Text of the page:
But let me not dwell on this any longer. I just want to endorse to everybody the very great emotional, spiritual and psychological benefits of eggs-the-way-YOU-like them. Go make/order some, NOW. It’s very self-reaffirming and liberating and cathartic and so so much more. Sunny-sides up! (Like bottoms up. Haha. Get it? Sighh.)

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Comments
2 Responses to “Eggs-hibiting intolerance”
  1. Dushyant says:

    Came here through Varna! Loved the article. Food’s role in having a good state of mind is something that is not stressed as much as it needs to be. I too would love it when my future half likes the food they way I like it but I am also open to cracking eggs differently 🙂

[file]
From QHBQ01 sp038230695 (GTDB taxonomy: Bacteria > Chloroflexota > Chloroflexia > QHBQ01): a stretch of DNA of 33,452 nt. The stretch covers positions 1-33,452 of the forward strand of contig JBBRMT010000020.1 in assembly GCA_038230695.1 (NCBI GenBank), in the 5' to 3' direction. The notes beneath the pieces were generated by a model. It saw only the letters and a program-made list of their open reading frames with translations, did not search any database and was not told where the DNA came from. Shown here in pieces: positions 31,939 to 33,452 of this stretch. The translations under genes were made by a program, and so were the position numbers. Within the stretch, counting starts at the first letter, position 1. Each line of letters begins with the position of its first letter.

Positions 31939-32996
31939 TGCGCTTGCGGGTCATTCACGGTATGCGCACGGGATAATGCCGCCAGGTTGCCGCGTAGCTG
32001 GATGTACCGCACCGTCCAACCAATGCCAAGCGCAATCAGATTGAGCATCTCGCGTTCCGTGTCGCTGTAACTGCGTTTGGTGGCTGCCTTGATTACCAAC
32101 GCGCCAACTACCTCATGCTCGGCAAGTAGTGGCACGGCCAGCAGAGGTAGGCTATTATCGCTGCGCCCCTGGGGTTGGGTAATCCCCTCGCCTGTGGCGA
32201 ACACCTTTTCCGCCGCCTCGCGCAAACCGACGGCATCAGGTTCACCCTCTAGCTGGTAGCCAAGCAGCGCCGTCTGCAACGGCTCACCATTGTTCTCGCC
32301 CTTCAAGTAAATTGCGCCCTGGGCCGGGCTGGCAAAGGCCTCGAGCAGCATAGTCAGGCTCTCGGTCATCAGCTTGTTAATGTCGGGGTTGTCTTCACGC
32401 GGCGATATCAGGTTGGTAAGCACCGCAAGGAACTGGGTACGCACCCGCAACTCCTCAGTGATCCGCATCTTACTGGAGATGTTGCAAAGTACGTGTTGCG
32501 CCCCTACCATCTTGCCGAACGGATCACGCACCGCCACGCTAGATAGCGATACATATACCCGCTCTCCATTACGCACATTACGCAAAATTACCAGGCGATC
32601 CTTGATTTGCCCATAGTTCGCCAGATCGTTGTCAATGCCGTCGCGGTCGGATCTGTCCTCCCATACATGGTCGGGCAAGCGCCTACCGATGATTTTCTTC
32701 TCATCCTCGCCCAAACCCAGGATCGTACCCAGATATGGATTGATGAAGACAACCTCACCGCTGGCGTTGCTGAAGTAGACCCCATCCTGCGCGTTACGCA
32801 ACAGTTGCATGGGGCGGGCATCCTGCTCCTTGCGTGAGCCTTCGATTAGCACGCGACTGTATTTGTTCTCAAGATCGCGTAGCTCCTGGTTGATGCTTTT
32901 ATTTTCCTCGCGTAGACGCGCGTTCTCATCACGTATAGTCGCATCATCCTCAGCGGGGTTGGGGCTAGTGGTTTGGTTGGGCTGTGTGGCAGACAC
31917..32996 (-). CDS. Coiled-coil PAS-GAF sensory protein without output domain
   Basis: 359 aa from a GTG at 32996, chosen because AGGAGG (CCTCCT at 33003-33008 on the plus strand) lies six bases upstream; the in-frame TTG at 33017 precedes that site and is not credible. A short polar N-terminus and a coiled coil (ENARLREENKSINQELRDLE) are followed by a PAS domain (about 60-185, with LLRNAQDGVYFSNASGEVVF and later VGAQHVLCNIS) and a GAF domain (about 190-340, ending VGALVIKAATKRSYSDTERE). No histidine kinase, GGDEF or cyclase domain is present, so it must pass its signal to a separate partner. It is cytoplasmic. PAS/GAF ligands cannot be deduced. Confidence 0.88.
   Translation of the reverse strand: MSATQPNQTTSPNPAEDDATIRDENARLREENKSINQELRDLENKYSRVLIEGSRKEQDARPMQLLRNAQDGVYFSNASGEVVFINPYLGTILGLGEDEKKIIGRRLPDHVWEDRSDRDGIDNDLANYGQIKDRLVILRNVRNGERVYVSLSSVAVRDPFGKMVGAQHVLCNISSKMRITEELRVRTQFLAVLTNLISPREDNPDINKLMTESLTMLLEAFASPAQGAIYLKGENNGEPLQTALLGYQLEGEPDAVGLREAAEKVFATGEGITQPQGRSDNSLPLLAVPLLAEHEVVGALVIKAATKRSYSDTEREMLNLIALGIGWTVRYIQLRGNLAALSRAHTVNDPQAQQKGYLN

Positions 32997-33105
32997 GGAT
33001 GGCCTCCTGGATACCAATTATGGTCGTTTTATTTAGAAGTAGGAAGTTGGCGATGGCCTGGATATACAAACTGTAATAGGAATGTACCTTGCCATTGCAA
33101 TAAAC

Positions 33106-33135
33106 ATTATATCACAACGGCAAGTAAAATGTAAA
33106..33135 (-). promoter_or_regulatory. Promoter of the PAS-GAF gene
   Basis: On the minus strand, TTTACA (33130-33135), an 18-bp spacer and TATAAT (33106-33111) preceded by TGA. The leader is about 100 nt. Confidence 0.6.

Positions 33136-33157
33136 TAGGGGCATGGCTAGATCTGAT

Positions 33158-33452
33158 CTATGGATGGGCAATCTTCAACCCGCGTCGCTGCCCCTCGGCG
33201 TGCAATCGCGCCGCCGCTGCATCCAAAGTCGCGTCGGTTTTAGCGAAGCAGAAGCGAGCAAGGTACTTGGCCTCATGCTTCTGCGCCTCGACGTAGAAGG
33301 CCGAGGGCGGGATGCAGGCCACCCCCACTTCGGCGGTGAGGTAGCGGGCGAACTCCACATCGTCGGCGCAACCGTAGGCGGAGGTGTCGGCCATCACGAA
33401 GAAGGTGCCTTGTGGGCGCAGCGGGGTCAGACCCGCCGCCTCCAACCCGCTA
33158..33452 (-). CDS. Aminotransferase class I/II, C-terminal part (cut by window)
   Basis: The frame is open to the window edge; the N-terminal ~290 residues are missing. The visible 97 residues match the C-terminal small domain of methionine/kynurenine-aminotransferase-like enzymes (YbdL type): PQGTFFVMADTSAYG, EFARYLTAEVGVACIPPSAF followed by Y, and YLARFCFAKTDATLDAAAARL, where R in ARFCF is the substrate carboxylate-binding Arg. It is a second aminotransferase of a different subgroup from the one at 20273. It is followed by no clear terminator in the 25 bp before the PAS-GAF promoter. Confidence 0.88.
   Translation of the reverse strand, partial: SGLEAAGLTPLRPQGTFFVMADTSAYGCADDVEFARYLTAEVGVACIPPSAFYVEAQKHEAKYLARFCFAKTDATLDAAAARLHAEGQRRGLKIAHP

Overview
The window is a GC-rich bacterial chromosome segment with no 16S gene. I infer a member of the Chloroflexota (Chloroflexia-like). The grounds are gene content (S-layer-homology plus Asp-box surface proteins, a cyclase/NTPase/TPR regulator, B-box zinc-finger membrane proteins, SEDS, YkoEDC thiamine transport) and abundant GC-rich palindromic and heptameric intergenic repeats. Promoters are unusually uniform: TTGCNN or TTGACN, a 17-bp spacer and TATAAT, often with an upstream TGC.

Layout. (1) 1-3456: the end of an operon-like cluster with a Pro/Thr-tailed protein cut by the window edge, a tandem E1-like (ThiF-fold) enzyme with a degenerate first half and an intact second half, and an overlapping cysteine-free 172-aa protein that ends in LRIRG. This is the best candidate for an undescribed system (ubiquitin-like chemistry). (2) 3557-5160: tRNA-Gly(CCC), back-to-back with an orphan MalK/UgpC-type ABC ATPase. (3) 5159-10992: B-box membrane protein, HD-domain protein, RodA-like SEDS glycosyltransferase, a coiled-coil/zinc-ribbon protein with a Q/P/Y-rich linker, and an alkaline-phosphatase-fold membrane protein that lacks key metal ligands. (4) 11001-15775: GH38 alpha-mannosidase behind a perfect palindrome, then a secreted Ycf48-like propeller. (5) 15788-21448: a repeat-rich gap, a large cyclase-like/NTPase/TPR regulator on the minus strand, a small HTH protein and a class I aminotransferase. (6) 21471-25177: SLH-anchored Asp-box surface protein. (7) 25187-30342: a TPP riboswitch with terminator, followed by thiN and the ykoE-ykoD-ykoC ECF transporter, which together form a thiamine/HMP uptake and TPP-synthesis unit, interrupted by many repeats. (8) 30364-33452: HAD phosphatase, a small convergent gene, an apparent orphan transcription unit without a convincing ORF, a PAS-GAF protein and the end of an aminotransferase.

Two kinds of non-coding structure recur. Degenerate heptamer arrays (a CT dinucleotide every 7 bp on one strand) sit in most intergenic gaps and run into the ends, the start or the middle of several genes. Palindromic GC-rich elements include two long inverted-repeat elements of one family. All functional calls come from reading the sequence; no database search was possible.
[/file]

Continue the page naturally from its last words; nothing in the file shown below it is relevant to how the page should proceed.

Pictures would be nice of the food you make

    • tarangasr says:

      Hi, and thanks for reading.
      But see, the point I was making is exactly this – people in intimate relationships don’t HAVE to like the same stuff (to eat or otherwise). It just shouldn’t mean that they expect each other to. And they certainly should not make the other feel bad about liking something different.
      Yeah, I guess the post was a bit extra(?)-emotional. But I have warned everyone about that on my ‘About’ page. 😛
      I plan to upload some pics soon, maybe of the food I grow first.
      You have an interesting blog yourself, I read the Sunday lunch post and really liked it 🙂